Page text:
Altered mental status risk factors

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Editor-In-Chief: C. Michael Gibson, M.S., M.D. [1]; Associate Editor(s)-in-Chief: Pratik Bahekar, MBBS [2]


Risk Factors

The etiology of delirium (and other forms of acute brain dysfunction) involves a complex interplay between patient vulnerability (or predisposing) factors and precipitating factors. Patients who are highly vulnerable (e.g. 92 year old with severe dementia, poor functional status, and multiple comorbidities) will require a relatively benign insult to develop delirium. For these patients, a relatively benign insult such as a simple urinary tract infection or small dose of narcotic medication can precipitate delirium. Because elderly patients are more likely to have multiple vulnerability factors, they are more susceptible to becoming delirious compared with their younger counterparts. Nursing home patients are particularly vulnerable. For patients who are less vulnerable (e.g. 67 year old with no dementia, little comorbidity burden, and who is still functionally independent), higher doses of noxious stimuli such as severe sepsis are required to develop delirium. Consequently, when a patient with little or no vulnerability factors presents to the ED with delirium, stupor, or coma, the clinician should have more concern for an underlying life threatening illness. To develop stupor of coma, even higher doses of noxious stimuli are required.

Patient Vulnerability Factors for Acute Brain Dysfunction

A multitude of patient vulnerability factors for delirium have been identified in the hospital literature and can likely be extrapolated to stupor and coma. Dementia is the most consistently observed vulnerability factor for delirium regardless of clinical setting. A dose-response relationship seems to exist; as the severity of dementia worsens, the risk of developing delirium increases. Similarly, low education attainment also increases the patient’s susceptibility to developing delirium. Both dementia and education attainment may be indicative of poor cognitive reserve and reflect the inability of the brain to adequately compensate for any noxious or stressful physiological insult. Other commonly observed vulnerability factors for delirium include poor functional status, advanced age, home psychoactive medication use such as narcotics, benzodiazepines, and medications with anticholinergic properties, history of alcohol abuse, visual impairment, high comorbidity burden, and malnutrition. There are limited data from the ED setting, but one study identified dementia, premorbid functional impairment, and hearing impairment as risk factors for delirium in the ED.14 Another ED study also identified dementia as a risk factor for delirium. They also observed that patients with advanced age, or a past history of cerebrovascular disease and seizure disorder were more likely to be delirious in the ED.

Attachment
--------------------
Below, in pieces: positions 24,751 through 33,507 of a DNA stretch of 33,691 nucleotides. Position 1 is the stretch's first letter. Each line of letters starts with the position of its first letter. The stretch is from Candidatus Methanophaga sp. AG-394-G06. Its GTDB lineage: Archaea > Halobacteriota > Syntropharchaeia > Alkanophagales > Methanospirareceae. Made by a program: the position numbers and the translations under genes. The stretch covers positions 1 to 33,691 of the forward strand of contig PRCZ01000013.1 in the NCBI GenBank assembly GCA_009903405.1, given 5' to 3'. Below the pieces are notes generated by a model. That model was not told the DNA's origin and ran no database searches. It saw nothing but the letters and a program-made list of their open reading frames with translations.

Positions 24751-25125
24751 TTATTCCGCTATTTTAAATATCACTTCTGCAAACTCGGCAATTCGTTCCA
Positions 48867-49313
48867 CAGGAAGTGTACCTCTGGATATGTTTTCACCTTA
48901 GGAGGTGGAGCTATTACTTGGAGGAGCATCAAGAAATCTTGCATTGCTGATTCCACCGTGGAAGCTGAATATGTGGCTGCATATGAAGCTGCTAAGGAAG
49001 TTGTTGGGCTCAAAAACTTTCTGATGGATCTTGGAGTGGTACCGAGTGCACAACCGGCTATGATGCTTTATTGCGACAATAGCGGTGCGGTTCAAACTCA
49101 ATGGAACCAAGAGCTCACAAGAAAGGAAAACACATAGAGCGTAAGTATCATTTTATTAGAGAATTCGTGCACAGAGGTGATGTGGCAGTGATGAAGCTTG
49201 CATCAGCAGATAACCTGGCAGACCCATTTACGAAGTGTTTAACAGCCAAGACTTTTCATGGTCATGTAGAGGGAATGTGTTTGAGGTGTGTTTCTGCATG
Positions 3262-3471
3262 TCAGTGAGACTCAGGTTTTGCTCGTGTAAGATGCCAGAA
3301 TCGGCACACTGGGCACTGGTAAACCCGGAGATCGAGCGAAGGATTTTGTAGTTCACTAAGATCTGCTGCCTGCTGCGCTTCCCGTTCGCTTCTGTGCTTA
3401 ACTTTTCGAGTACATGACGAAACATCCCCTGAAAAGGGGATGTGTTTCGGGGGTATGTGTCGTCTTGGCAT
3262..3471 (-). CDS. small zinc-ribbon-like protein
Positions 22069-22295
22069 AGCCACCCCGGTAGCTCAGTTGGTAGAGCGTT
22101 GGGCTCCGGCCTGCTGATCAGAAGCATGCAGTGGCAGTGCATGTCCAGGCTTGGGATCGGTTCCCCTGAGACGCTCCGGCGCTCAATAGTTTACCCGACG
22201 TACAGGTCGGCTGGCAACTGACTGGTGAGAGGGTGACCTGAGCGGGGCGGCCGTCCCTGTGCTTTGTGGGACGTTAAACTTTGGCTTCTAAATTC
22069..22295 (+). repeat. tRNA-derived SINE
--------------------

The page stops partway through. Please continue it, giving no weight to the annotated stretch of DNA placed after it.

Medication Risk Factors for Delirium

Medications are important vulnerability and precipitating risk factors factor for delirium, because polypharmacy is highly prevalent in the older patient population. Clegg et al. performed a systematic review and observed that benzodiazepines, opioids, dihydropyridines (e.g. nifedpine), and antihistamines may increase the risk for delirium. Of the opioids, meperidine is probably the most deliriogenic. These medications, especially benzodiazepines and opioids, can also induce stupor and coma at higher doses.

Medications with anticholinergic properties are thought to be frequent causes of delirium. There are over 600 medications with anticholinergic properties, and of these, 11% are frequently prescribed to the older patients.80 Some examples of commonly prescribed medications with anticholinergic properties are diphenhydramine, promethazine, hydroxyzine, meclizine, lomotil, and heterocyclic antidepressants (e.g. amitriptyline, nortriptyline, doxepin). In acute stroke patients, Caerio et al. found that that patients on home medications with anticholinergic properties were more susceptible to developing delirium during hospitalization. In 278 older medical patients, Han et al. observed that anticholinergic medications were associated with increased delirium severity. However, the evidence linking medications with anticholinergic properties and delirium is not consistently observed. Agostini et al. observed a trend towards increase risk (relative risk = 2.1, 95%CI: 0.9 – 4.7) of developing delirium in older hospitalized patients when diphenhydramine was used.83 Luukkanen et al. found that older patients who used more than one medication with anticholinergic properties were more likely to have delirium in the unadjusted analysis (27.0% versus 16.7%, p-value = 0.05). However, this relationship became non-significant after adjusting for age, gender, and comorbidity. In 147 hospitalized older patients, Campbell et al. observed that anticholinergic medications were not associated with delirium that developed in the hospital. These discrepant observations may be a result of patient characteristics (stroke versus non-stroke, race, etc.,) or the method in which anticholinergic burden was measured. Despite these discrepant findings, the general consensus among geriatric and psychiatric experts is that medications with anticholinergic properties in older patients should be avoided, especially if safer alternatives exist.